Skip to content
Empowering our people · In our decision · In our culture · For our future

Culture, protocols & heritage

Our culture

Torres Strait Islanders have a distinct culture which varies slightly within each island or community.

We are a sea-faring people, and engaged in trade with people of Papua New Guinea. The culture is complex, with some Australian elements, Papuan elements and Austronesian elements (also seen in the languages spoken).

Like Aboriginal people of mainland Australia, Torres Strait Islanders are traditionally agriculturalists and food is supplemented through hunting and gathering. Cooking and hunting is distinct to the Torres Strait culture and is taught from a young age.

More recent post-colonial history has seen new cultural influences, most notably Christianity.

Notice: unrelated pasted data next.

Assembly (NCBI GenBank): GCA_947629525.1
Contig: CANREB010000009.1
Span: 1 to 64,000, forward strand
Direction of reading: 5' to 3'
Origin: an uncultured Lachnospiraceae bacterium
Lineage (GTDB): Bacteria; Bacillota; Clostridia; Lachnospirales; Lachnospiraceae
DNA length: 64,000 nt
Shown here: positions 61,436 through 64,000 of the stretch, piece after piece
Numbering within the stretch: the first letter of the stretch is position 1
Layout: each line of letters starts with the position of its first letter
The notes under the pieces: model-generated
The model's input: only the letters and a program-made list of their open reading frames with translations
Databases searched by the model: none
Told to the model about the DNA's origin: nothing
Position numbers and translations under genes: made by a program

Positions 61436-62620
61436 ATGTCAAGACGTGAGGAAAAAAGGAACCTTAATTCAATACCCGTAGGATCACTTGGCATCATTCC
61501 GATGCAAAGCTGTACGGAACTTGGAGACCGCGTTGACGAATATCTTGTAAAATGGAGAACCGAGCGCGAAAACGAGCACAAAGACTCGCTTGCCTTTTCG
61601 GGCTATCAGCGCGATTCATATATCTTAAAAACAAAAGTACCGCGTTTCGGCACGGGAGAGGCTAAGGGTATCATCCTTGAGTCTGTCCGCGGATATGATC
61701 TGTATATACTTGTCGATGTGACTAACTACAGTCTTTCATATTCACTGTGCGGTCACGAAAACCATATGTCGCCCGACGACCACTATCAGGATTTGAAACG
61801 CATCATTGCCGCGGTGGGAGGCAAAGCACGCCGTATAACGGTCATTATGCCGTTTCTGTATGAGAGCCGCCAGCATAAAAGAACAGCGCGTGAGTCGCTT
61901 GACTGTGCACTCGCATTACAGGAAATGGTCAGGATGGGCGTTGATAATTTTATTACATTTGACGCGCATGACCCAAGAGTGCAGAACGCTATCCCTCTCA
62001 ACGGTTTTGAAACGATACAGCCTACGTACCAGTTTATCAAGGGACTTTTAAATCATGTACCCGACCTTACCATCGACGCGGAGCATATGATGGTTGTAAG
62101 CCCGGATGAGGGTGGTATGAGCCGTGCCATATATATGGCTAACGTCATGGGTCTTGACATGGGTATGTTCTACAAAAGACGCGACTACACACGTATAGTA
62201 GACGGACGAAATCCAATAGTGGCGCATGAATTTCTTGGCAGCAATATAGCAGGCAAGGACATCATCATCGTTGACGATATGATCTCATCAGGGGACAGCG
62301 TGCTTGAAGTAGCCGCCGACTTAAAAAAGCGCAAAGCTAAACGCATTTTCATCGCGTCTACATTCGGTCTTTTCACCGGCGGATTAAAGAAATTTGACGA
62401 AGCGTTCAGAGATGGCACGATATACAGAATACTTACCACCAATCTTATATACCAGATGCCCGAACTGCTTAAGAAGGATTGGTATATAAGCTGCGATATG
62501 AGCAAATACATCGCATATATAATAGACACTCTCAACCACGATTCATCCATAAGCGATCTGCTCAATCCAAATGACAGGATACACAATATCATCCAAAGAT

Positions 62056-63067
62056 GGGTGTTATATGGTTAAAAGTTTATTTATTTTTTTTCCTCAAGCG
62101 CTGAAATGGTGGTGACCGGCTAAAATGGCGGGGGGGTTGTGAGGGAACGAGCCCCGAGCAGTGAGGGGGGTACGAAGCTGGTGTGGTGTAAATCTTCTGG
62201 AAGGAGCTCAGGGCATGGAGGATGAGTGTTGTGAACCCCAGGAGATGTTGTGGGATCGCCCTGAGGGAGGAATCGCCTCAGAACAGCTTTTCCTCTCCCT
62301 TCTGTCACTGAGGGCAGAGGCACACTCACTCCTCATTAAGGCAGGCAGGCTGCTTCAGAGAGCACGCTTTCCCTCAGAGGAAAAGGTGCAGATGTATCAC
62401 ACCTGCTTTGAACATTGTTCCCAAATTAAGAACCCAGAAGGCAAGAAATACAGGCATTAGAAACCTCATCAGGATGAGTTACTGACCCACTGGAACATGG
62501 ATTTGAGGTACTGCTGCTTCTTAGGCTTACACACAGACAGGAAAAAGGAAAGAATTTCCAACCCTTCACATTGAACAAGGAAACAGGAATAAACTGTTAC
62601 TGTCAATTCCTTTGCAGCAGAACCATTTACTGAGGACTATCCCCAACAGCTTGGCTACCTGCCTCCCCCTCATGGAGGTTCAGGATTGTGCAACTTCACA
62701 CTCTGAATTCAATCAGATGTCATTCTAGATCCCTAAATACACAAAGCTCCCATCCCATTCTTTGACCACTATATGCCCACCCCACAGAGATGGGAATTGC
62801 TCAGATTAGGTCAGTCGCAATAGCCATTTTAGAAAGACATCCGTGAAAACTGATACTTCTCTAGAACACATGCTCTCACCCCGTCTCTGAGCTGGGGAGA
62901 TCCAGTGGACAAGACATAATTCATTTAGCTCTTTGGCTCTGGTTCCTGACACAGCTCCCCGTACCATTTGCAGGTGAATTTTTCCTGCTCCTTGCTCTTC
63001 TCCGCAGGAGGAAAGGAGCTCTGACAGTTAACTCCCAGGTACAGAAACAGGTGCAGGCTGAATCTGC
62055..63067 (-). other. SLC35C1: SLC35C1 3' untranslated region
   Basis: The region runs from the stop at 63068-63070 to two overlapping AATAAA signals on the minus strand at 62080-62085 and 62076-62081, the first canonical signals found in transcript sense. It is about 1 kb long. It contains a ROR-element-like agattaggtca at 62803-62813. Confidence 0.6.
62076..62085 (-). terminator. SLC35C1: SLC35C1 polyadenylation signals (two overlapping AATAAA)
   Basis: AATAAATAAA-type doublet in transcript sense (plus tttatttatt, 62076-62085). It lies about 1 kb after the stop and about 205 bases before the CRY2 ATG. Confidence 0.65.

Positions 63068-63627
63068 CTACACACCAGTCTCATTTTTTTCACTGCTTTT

Our people of the Torres Strait have a long history of developing stories, crafts and games, including:

  • traditional dancing styles performed at celebrations
  • storytelling and music (such as singing and drumming) passed down from generation to generation.

Our people also have private cultural practices involving adoption and gift-giving within Torres Strait families.

Read TSRA's  Torres Strait Cultural Protocols to find out more.

**THIS PAGE IS CURRENTLY UNDER REVIEW, WE WELCOME ANY SUGGESTIONS FOR IMPROVEMENT - Please email engagement@tsirc.qld.gov.au**

Languages

There are two distinct languages spoken throughout the Torres Strait:

  • Kalaw Lagaw Ya, Kalau Kawau Ya, Kulkalgau and Kawalgau Ya. These are dialects of the Western-central Torres Strait Language (Kala Lagaw Ya), and are spoken on the southwestern, western, northern and central islands. They are related to Aboriginal languages.
  • Meriam Mir is related to Papuan languages and is spoken on the eastern islands.